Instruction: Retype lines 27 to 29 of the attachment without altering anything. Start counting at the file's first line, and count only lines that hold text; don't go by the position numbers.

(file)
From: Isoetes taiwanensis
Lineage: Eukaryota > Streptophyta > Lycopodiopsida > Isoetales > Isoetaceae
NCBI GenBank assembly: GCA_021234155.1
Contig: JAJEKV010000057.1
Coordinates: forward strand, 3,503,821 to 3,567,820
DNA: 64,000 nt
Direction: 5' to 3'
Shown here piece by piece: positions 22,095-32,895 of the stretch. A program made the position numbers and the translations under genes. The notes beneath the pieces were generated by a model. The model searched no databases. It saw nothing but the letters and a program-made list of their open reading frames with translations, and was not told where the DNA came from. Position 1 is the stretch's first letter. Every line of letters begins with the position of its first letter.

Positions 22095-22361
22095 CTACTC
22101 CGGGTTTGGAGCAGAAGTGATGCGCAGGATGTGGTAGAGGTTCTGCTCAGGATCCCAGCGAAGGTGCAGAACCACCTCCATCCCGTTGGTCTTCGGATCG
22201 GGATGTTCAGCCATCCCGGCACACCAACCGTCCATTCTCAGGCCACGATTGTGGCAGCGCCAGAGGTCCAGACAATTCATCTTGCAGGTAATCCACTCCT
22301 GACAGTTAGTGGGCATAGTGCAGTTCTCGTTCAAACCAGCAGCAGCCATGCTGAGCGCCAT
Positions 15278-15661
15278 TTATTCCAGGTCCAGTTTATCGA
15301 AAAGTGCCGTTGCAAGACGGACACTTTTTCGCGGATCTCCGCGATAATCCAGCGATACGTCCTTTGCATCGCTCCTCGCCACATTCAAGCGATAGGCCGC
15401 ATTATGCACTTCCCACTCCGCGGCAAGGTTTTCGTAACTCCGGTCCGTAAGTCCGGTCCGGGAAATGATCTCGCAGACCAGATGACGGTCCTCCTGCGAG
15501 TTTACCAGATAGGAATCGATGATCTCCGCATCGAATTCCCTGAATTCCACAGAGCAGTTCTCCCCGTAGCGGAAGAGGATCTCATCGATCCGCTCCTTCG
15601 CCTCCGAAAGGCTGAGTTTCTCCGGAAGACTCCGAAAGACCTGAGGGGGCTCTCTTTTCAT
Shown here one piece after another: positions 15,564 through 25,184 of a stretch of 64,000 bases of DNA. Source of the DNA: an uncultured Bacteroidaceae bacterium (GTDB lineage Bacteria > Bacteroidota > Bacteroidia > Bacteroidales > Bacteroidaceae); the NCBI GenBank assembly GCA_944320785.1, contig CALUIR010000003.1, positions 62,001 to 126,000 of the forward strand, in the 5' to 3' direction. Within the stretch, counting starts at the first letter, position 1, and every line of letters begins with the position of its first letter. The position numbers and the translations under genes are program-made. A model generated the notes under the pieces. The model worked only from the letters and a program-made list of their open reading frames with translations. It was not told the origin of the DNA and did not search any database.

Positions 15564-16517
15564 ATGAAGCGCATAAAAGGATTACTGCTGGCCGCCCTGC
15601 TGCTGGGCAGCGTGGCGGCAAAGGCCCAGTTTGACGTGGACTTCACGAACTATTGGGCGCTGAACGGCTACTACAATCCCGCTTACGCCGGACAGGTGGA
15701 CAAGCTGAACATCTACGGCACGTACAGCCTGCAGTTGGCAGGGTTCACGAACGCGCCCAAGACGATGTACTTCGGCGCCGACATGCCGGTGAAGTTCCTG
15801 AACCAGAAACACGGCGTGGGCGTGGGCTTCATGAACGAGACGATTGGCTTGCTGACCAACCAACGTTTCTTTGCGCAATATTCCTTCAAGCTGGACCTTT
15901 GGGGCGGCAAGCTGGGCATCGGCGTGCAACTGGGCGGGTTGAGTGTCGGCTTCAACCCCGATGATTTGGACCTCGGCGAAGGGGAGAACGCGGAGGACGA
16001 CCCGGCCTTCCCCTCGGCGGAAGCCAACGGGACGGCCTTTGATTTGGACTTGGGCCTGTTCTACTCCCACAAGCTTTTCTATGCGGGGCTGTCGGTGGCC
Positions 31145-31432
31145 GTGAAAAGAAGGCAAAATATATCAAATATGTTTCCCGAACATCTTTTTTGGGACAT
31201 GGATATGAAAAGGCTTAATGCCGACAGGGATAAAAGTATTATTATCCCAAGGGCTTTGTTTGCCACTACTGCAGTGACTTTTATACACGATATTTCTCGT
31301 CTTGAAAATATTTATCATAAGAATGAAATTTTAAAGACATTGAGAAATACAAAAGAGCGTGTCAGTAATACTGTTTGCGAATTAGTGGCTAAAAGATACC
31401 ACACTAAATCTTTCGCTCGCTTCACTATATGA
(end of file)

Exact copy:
16001 CCCGGCCTTCCCCTCGGCGGAAGCCAACGGGACGGCCTTTGATTTGGACTTGGGCCTGTTCTACTCCCACAAGCTTTTCTATGCGGGGCTGTCGGTGGCC
Positions 31145-31432
31145 GTGAAAAGAAGGCAAAATATATCAAATATGTTTCCCGAACATCTTTTTTGGGACAT